|?nus, ?na, ?num|
|Genitive||?n?us / ?nius||?n?rum||?n?rum||?n?rum|
|duo, duae, duo|
|amb?, ambae, amb?|
|Accusative||tr?s / tr?s|
|ducent?, ducentae, ducenta|
The word m?lle 'thousand' is a singular indeclinable adjective. However, its plural, m?lia, is a plural third-declension i-stem neuter noun. To write the phrase "four thousand horses" in Latin, the genitive is used: quattuor m?lia equ?rum, literally, "four thousands of horses".
The rest of the numbers are indeclinable whether used as adjectives or as nouns.
For further information on the different sets of Latin numerals, see Latin numerals (linguistics).
Adverbs are not declined. However, adverbs must be formed if one wants to make an adjective into an adverb.
First and second declension adjectives' adverbs are formed by adding -? onto their stems.
|cl?rus, cl?ra, cl?rum ('clear, famous')||cl?r? ('clearly, famously')|
|validus, valida, validum ('strong, robust')||valid? ('strongly, robustly')|
|?nf?rmus, ?nf?rma, ?nf?rmum ('weak')||?nf?rm? ('weakly')|
|solidus, solida, solidum ('complete, firm')||solid? ('completely, firmly')|
|integer, integra, integrum ('whole, fresh')||integr? ('wholly, freshly')|
|l?ber, l?bera, l?berum ('free')||l?ber? ('freely')|
Typically, third declension adjectives' adverbs are formed by adding -iter to the stem. However, most third declension adjectives with one ending simply add -er to the stem.
|pr?d?ns, pr?d?ns (pr?dentis) ('prudent')||pr?denter ('prudently')|
|aud?x, aud?x (aud?cis) ('bold')||aud?cter ('boldly')|
|vir?lis, vir?le ('courageous, spirited')||vir?liter ('courageously, spiritedly')|
|sal?bris, sal?bre ('wholesome')||sal?briter ('wholesomely')|
Adverbs' comparative forms are identical to the nominative neuter singular of the corresponding comparative adjective. Adverbs' superlative forms are simply formed by attaching the regular ending -? to the corresponding superlative adjective. As with their corresponding adjectival forms, first and second declensions adjectives ending in -eus or -ius use magis and maxim? as opposed to distinct endings.
|cl?r? ('clearly, famously')||cl?rius||cl?rissim?|
|solid? ('completely, firmly')||solidius||solidissim?|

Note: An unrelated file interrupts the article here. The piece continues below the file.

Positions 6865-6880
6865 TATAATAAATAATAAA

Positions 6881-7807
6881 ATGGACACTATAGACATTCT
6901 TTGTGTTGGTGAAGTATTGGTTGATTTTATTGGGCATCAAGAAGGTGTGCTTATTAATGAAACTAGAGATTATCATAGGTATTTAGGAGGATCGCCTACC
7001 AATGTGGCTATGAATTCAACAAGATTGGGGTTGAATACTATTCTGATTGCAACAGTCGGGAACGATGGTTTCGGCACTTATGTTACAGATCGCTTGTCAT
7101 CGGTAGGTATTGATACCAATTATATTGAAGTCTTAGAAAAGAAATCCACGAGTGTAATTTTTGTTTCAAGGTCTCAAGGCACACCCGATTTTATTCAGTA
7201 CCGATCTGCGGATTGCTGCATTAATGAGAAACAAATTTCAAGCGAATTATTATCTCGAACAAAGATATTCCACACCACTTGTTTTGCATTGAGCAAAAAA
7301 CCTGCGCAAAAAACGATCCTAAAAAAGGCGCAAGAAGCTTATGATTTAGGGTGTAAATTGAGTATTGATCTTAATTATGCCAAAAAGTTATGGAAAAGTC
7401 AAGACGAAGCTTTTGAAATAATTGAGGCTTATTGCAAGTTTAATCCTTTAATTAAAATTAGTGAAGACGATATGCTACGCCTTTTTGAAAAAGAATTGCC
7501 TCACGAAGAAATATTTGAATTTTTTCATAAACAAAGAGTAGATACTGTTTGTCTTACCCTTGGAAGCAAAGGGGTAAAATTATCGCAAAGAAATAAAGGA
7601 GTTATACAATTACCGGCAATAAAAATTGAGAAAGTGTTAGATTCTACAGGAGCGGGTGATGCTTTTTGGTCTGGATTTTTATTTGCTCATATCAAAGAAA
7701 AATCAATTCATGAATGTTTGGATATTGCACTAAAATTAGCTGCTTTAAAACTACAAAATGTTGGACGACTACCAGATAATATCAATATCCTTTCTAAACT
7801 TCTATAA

|id?ne? ('suitably, properly')||magis id?ne?||maxim? id?ne?|
As with adjectives, there are irregular adverbs with peculiar comparative and superlative forms.
|bene ('well')||melius ('better')||optim? ('best')|
|male ('badly, ill')||peius ('worse')||pessim? ('worst')|
|magnopere ('greatly')||magis ('more')||maxim? ('most')|
|multum ('much, a lot')||pl?s ('more')||pl?rimum ('most')|
|parvum ('little')||minus ('less')||minim? ('least')|
|n?quiter ('worthlessly')||n?quius ('more worthlessly')||n?quissim? ('most worthlessly')|
|saepe ('often')||saepius ('more often')||saepissim? ('most often')|
|m?t?r? ('seasonably, betimes')||m?t?rius ('more seasonably')||m?turrim? ('most seasonably')|
|prope ('near')||propius ('nearer')||proxim? ('nearest, next')|
|n?per ('recently')||--||n?perrim? ('most recently, previously')|
|potis ('possible')||potius ('rather')||potissim? ('especially')|
|--||prius ('before, previously')||pr?m? ('first')|
Some nouns are only used in the singular (singulare tantum) such as:
Some nouns are only used in the plural (plurale tantum), or when plural have a singular meaning such as:
Indeclinable nouns are nouns which only have one form in all cases (of the singular).
Heterogeneous nouns are nouns which vary in respect to gender.
|balneum n. ('bath')||balneae f. or balnea n. ('bathhouse')|
|epulum n. ('feast, banquet')||epulae f. ('feast, banquet')|
|fr?num n. ('bridle, curb')||fr?n? m. bridle, curb|
|iocus m. ('joke, jest')||ioca n. or ioci m. ('jokes, fun')|
|locus m. ('place, location')||loca n. ('region'); loc? m. ('places in books, arguments')|
|r?strum n. ('hoe, rake')||r?str? m. ('hoes, rakes')|
|aed?s, aedis f. ('building, temple')||aed?s, aedium ('rooms, house')|
|auxilium, auxili? n. ('help, aid')||auxilia, auxili?rum ('auxiliary troops')|
|carcer, carceris m. ('prison, cell')||carcer?s, carcerum ('starting traps')|
|castrum, castr? n. ('fort, castle, fortress')||castra, castr?rum ('military camp, encampment')|
|c?pia, copiae f. ('plenty, much, abundance')||c?piae, copi?rum ('troops')|
|fort?na, fort?nae f. ('luck, chance')||fort?nae, fort?n?rum ('wealth, fortune')|
|gr?tia, gr?tiae f. ('charm, favor')||gr?tiae, gr?ti?rum ('thanks')|
|imped?mentum, imped?ment? m. ('impediment, hindrance')||imped?menta, imped?ment?rum ('baggage, baggage train')|
|littera, litterae f. ('letter [alphabet]')||litterae, litter?rum ('letter [message], epistle, scholarship, literature')|
|m?s, m?ris m. ('habit, inclination')||m?r?s, m?rum m. ('morals, character')|
|opera, operae f. ('trouble, pains')||operae, oper?rum m. ('workmen')|
|*ops, opis f.[i] ('help')||op?s, opium ('resources, wealth')|
|pars, partis f. ('part, piece')||part?s, partium ('office, function')|